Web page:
Advija is crafty, a monster on defense, and as good a playmaker as anyone in this draft. However, his lack of burst will hold him back as a finisher and driver in the NBA at first. Pairing a playmaking Advija with high volume scorers like Zach Lavine and Lauri Markannen can be dangerous. Advija is also just a 5 percent three-point boost from being the best player in this year’s NBA draft.
Obi Toppin is by far the most difficult top prospect to rate this draft cycle. He has such a diverse skill set, but he doesn’t necessarily do anything great. Toppin is an elite finisher due to his explosiveness and vertical, he can shoot well from 3 as well as from the mid-range, and he is a great playmaker from the high post off of the pick and roll. Toppin is a swiss army knife on offense, and will likely be a decent contributor on that end of the floor for a long time. Where Toppin falls short is defense. He struggles in the P&R, often getting lost or not switching, and cannot play zone to save his life. Evidently, that will be his shortcoming early on in his career.
The lack of “star power” in this draft hurt Cleveland. They could easily go with Killian Hayes, Tyrese Haliburton, or even Onyeka Okongwu; but considering Toppin is from Dayton (an Ohio-based college) and the Cavaliers’ front office being incompetent and often going safe, Toppin looks like to be a shoo-in at 5.
To me, Onyeka Okongwu has the most potential other than Edwards in the draft. He shows frightening tenacity on both sides of the rim and makes up for size with freakish athleticism and skill. Him and scorer John Collins, along with Trae Young, could put Atlanta in long term playoff contention.
Point Guard, France (Ratiopharm Ulm)
With Derrick Rose on the way out, Reggie Jackson no longer being on the roster, and a lack of playmaking on the Pistons, it only makes sense for Detriot to go with a PG at number 7. Evidently, Killian Hayes is who I had left as my best available prospect and PG. Killian is only 18 years old, he is a large PG at 6’5”, and can do just about everything. plus, he’s a lefty. He can defend at an elite level, is a great finisher, playmaker, and can score on all 3 levels. You don’t see many good 18-year-olds coming out of Europe. With those splits, Hayes could have star written all over him.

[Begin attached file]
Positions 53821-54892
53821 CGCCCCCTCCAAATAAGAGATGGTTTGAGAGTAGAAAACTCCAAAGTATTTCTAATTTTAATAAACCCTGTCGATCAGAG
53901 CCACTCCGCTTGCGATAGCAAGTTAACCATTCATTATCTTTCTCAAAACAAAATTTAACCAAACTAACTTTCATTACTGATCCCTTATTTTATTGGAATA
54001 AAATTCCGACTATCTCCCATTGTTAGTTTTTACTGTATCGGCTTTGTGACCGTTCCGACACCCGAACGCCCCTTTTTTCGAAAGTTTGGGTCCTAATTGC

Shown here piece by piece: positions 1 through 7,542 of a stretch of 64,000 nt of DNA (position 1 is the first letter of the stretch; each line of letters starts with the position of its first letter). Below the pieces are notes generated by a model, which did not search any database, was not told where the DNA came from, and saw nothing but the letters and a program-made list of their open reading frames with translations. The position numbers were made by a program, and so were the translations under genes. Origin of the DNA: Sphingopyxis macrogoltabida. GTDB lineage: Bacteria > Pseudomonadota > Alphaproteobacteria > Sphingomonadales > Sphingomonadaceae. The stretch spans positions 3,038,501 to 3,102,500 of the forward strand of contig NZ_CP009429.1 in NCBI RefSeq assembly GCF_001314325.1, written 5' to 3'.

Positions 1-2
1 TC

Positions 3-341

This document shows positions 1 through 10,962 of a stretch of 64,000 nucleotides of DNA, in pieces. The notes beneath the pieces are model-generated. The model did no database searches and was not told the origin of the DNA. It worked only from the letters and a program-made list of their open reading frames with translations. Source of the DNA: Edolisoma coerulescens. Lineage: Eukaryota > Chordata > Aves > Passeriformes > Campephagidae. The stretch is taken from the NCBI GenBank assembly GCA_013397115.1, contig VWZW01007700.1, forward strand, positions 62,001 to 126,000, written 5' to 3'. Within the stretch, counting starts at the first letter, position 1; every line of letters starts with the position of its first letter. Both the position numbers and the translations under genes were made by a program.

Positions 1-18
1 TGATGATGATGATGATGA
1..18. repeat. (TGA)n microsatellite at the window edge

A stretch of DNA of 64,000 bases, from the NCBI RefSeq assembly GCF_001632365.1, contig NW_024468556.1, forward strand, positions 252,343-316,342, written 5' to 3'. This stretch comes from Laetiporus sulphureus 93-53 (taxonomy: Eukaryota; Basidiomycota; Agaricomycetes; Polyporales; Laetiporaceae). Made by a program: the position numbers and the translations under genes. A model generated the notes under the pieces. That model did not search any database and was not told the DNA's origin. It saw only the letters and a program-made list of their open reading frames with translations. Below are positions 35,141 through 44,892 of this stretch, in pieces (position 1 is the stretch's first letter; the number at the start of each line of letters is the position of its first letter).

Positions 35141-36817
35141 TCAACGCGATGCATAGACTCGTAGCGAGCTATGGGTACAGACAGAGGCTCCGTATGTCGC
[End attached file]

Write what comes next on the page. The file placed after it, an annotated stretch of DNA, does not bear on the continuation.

Mike Conley (w/ bounce)
New York Knicks
Point Guard, Iowa State
This is the best pick New York can make in this year’s NBA draft. Other than not being as high-volume a scorer as one would like, Haliburton really did not show any weaknesses this year. He had three steals per game, averaging 15/6/7 and shooting 42 percent from 3. He has all the makings for a consistent NBA Player.
Forward, Florida State
Patrick Williams is your late-rising young prospect of the year. Despite limited production at FSU, the 18-year-old Patrick Williams has suddenly shot up draft boards. If you take the time to watch Williams, you can see why he is such a tantalizing prospect. He has an NBA ready body despite only being 18, he possesses elite defensive instincts, and has one of the smoothest pull-up jump shots in the draft. With Devin Vassell and Isaac Okoro still on the board, it may be odd for Washington to pick Williams, but his playstyle fits perfectly with their current roster. Look for Williams to be the surprise player from this year’s NBA draft.
Derrick Jones Jr
Kira Lewis Jr.
Point Guard, Alabama
Kira Lewis Jr. has seen an abnormal rising in his stock lately. His speed alone will make him a solid NBA player, and he has the potential to be a perennial all-star. Putting his scoring and craftiness with Devin Booker and Deandre Ayton gives Phoenix hope for the future. Even with the new addition of CP3, Lewis will be able to lead a young 2nd unit in Pheonix; plus, he’ll be privy to unique mentorship from the likes of Chris Paul.